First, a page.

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Thu Jun 27, 2013, 12:33 PM

Canadian anti-whaling activist Paul Watson says Costa Rica made up charges

Source: http://www.canada.com/technology/Antiwhaling+activ

Canadian anti-whaling activist Paul Watson says Costa Rica made up charges
By Javier Cordoba, The Associated Press June 27, 2013

SAN JOSE, Costa Rica - The Canadian founder of the environmental group Sea Shepherd Conservation Society said in an interview aired Wednesday that Costa Rica charged him with a crime that doesn't exist in that country because it's being a "serving boy" to Japan, which wants him extradited.

Paul Watson, 62, was charged in the Central American country with endangering a Costa Rican shark fishing boat and its crew in 2002. In a telephone interview with Costa Rica's Rainforest Radio, Watson said his lawyers told him that crime doesn't exist in the country.

"Costa Rica has been a serving boy to Japan in this case," said Watson, adding that he suspects Costa Rica wants to arrest him and turn him over to Japan in exchange of economic aid.

Watson and his group have repeatedly clashed with Japanese fishing fleets they accuse of illegally hunting whales, sharks and other endangered sea animals, prompting Japan to call Sea Shepherd a terrorist group.


Read more: Associated Press

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Reply Canadian anti-whaling activist Paul Watson says Costa Rica made up charges (Original post)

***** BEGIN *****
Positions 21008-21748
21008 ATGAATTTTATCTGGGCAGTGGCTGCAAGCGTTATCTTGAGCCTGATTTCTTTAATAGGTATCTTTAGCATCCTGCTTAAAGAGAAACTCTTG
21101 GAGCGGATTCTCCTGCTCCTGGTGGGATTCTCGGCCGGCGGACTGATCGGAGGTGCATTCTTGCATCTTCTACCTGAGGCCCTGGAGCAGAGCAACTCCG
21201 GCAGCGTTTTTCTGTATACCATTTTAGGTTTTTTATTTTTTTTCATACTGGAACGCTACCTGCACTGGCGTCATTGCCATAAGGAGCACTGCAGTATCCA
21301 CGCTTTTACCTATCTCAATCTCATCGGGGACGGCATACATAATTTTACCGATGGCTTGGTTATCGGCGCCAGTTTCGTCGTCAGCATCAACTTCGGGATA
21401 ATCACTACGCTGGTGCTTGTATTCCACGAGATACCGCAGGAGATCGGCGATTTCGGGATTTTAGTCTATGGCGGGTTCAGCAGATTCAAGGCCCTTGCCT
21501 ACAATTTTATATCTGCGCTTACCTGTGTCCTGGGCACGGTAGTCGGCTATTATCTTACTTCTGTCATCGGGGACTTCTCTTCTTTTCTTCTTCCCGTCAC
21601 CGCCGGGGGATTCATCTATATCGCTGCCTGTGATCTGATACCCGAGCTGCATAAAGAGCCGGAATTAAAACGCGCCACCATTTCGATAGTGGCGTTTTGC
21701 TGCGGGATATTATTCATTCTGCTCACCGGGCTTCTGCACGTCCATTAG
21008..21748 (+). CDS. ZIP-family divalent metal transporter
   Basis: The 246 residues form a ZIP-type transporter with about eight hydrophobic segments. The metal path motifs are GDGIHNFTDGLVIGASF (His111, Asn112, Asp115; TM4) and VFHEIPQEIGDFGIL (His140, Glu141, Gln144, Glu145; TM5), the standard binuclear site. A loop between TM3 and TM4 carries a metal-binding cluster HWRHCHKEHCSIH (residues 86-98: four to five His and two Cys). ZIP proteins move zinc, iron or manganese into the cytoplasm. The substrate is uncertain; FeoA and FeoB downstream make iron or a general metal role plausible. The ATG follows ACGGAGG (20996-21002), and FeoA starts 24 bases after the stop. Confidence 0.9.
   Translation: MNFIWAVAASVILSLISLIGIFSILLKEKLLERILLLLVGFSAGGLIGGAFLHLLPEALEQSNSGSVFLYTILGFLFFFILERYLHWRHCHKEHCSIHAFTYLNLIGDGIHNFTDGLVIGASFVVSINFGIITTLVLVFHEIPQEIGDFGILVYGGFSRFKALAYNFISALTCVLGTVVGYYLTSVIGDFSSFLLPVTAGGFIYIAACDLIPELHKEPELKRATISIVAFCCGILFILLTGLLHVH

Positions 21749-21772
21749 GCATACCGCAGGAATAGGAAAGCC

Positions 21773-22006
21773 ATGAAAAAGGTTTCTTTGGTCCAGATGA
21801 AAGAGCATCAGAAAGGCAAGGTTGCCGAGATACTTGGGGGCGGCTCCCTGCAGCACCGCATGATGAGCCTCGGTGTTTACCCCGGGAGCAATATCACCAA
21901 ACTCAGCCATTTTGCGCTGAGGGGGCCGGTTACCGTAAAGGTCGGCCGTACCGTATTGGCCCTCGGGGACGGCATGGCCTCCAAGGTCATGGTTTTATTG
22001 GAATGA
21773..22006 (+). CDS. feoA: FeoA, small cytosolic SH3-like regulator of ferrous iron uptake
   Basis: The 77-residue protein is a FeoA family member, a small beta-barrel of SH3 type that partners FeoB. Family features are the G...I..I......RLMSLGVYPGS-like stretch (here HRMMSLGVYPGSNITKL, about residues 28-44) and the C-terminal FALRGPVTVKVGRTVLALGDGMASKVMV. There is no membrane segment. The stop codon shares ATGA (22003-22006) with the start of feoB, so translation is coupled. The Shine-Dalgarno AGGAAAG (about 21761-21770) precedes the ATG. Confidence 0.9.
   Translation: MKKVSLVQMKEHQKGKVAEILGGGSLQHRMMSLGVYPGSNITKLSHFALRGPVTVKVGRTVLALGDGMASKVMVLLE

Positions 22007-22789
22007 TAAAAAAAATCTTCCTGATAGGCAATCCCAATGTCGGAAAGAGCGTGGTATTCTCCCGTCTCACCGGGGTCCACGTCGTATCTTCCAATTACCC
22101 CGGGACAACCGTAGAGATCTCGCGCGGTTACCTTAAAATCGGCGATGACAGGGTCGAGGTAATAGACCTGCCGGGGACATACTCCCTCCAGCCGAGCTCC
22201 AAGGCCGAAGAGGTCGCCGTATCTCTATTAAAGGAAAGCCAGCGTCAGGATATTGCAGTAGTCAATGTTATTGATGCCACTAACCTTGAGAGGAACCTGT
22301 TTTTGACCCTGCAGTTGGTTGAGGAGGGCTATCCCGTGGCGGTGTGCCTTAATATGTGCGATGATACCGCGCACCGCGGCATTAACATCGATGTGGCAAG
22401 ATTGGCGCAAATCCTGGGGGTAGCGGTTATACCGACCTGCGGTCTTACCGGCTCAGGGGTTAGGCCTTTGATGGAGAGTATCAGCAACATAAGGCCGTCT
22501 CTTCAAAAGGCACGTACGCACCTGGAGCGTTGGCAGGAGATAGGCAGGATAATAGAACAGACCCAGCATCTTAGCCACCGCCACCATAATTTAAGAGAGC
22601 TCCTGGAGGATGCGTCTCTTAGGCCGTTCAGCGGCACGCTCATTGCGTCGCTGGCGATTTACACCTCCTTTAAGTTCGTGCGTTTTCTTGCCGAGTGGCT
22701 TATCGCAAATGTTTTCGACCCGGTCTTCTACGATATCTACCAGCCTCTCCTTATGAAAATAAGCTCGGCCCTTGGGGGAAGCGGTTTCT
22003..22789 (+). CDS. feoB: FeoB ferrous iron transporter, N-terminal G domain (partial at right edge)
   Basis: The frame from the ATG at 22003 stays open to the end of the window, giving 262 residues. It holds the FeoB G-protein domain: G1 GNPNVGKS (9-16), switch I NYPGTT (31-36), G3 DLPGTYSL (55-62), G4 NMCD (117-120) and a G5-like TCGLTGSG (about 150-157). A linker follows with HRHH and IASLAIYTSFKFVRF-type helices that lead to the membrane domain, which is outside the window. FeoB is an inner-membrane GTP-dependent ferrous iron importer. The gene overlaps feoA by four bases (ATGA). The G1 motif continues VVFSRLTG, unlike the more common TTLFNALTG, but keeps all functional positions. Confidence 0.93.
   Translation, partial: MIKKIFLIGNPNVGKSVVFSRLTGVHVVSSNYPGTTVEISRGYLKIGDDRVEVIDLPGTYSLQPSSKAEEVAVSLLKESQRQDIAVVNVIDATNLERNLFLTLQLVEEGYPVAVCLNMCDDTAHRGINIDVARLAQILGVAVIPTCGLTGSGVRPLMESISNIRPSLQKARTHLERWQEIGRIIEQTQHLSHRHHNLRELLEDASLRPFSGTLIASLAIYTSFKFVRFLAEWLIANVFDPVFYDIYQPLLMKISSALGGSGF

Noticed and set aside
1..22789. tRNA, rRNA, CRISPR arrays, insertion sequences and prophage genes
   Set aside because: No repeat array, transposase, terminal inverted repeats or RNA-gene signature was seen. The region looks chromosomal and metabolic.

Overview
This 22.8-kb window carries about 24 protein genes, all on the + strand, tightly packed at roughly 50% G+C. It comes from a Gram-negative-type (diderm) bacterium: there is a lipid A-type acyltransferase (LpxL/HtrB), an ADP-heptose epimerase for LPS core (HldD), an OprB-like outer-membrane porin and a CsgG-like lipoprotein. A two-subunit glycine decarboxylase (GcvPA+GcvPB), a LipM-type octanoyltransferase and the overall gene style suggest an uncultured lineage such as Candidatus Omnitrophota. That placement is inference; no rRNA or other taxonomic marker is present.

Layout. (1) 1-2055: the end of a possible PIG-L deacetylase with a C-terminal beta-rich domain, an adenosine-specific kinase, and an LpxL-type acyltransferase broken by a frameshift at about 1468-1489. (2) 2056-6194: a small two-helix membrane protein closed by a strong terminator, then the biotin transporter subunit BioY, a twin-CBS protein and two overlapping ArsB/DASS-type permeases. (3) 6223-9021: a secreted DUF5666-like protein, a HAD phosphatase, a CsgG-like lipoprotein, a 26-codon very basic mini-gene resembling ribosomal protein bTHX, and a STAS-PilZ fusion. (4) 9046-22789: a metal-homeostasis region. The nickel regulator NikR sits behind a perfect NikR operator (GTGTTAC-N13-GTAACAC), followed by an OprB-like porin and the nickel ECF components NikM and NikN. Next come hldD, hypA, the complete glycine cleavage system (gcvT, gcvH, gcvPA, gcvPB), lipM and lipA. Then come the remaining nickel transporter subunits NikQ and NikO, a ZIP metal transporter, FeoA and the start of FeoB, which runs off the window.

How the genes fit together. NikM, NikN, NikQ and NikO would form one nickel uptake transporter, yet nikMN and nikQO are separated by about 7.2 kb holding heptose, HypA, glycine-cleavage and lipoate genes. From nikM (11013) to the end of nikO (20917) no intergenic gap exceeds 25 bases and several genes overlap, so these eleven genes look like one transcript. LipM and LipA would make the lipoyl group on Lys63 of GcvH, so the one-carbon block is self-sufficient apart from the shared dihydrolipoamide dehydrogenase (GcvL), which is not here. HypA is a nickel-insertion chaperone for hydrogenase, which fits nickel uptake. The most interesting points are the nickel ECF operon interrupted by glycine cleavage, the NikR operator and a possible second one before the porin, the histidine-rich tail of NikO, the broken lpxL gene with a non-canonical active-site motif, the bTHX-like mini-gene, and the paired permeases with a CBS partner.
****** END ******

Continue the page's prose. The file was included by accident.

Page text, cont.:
Judi Lynn Jun 2013 OP
kristopher Jun 2013 #1
geek tragedy Jun 2013 #2

Response to Judi Lynn (Original post)

Thu Jun 27, 2013, 02:09 PM

1. There are several ways his activities could be considered criminal

The UN Convention on the Law of the Sea (UNCLOS) is probably the governing framework. It seems very unlikely they don't have a law covering the safety of vessels from attack or threats.

SECTION 3. INNOCENT PASSAGE IN THE TERRITORIAL SEA SUBSECTION A. RULES APPLICABLE TO ALL SHIPS
Article 17
Right of innocent passage

Subject to this Convention, ships of all States, whether coastal or land-locked, enjoy the right of innocent passage through the territorial sea.
Article 18
Meaning of passage

1. Passage means navigation through the territorial sea for the purpose of:
(a) traversing that sea without entering internal waters or calling at a roadstead or port facility outside internal waters; or
(b) proceedingtoorfrominternalwatersoracallatsuchroadstead or port facility.
2. Passage shall be continuous and expeditious. However, passage includes stopping and anchoring, but only in so far as the same are incidental to ordinary navigation or are rendered necessary by force majeure or distress or for the purpose of rendering assistance to persons, ships or aircraft in danger or distress.
Article 19
Meaning of innocent passage

1. Passage is innocent so long as it is not prejudicial to the peace, good order or security of the coastal State. Such passage shall take place in conformity with this Convention and with other rules of international law.
2. Passage of a foreign ship shall be considered to be prejudicial to the peace, good order or security of the coastal State if in the territorial sea it engages in any of the following activities: